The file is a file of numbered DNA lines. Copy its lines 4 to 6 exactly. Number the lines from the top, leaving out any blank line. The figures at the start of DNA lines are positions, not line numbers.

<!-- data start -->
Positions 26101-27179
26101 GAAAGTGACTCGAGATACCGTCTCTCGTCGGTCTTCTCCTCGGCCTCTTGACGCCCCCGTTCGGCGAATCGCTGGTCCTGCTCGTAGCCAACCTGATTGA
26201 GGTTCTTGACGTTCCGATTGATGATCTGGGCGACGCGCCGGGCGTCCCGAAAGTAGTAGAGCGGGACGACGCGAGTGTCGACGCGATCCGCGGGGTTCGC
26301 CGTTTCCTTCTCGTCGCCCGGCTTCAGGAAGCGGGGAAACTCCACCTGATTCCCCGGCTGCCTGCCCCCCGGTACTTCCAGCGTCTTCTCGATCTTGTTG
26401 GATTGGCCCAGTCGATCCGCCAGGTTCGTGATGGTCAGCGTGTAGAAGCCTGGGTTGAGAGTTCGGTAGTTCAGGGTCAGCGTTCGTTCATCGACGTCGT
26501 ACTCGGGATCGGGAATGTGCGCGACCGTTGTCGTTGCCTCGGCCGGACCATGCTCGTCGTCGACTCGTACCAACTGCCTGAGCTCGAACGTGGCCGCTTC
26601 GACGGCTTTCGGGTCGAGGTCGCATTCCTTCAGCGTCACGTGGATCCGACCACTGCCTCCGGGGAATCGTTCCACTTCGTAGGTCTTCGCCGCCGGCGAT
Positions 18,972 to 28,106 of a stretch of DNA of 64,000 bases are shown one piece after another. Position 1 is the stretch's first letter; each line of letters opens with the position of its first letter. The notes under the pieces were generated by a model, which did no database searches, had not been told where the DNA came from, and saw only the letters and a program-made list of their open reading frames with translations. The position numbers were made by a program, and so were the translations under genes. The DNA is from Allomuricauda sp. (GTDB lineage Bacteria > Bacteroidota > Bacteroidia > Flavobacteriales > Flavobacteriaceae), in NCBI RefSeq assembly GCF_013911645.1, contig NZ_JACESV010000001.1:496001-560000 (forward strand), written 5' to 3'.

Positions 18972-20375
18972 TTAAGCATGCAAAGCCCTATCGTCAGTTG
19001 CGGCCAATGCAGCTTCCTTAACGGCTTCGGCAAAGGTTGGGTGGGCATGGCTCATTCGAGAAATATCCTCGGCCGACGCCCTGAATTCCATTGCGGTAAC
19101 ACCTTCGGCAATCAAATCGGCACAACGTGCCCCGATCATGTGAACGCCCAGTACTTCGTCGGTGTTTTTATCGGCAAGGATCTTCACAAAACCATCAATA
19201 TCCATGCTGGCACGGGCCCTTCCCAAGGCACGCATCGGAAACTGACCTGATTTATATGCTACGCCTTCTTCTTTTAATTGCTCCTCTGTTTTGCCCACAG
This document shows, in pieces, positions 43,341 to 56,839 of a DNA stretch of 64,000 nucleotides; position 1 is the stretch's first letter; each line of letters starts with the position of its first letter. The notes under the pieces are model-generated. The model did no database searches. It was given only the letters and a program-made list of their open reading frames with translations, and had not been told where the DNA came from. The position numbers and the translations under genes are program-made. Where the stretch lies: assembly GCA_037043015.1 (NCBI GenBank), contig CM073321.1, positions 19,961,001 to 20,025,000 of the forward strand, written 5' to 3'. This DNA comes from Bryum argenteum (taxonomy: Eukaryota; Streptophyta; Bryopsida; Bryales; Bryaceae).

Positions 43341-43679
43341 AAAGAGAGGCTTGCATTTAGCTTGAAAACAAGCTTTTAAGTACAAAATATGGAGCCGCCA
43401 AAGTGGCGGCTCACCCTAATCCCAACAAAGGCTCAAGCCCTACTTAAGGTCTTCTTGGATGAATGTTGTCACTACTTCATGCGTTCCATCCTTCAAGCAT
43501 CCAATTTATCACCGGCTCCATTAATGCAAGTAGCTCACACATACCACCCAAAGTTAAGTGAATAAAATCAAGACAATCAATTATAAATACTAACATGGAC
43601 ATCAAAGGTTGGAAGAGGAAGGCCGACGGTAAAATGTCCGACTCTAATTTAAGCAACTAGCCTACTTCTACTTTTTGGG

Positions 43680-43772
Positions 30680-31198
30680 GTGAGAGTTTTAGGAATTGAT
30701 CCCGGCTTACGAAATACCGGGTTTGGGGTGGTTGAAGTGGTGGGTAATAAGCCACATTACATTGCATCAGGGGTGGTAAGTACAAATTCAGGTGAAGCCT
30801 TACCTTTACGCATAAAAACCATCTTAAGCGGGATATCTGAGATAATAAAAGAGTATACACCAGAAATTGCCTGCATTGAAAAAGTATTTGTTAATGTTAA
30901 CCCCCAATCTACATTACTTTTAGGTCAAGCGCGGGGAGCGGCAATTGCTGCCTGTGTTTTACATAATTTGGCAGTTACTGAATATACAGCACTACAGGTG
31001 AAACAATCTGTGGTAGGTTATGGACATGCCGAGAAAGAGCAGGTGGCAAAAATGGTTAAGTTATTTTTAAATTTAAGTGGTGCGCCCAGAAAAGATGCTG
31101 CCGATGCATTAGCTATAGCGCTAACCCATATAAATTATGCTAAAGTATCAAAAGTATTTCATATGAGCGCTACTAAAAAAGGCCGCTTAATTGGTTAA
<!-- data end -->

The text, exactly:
26301 CGTTTCCTTCTCGTCGCCCGGCTTCAGGAAGCGGGGAAACTCCACCTGATTCCCCGGCTGCCTGCCCCCCGGTACTTCCAGCGTCTTCTCGATCTTGTTG
26401 GATTGGCCCAGTCGATCCGCCAGGTTCGTGATGGTCAGCGTGTAGAAGCCTGGGTTGAGAGTTCGGTAGTTCAGGGTCAGCGTTCGTTCATCGACGTCGT
26501 ACTCGGGATCGGGAATGTGCGCGACCGTTGTCGTTGCCTCGGCCGGACCATGCTCGTCGTCGACTCGTACCAACTGCCTGAGCTCGAACGTGGCCGCTTC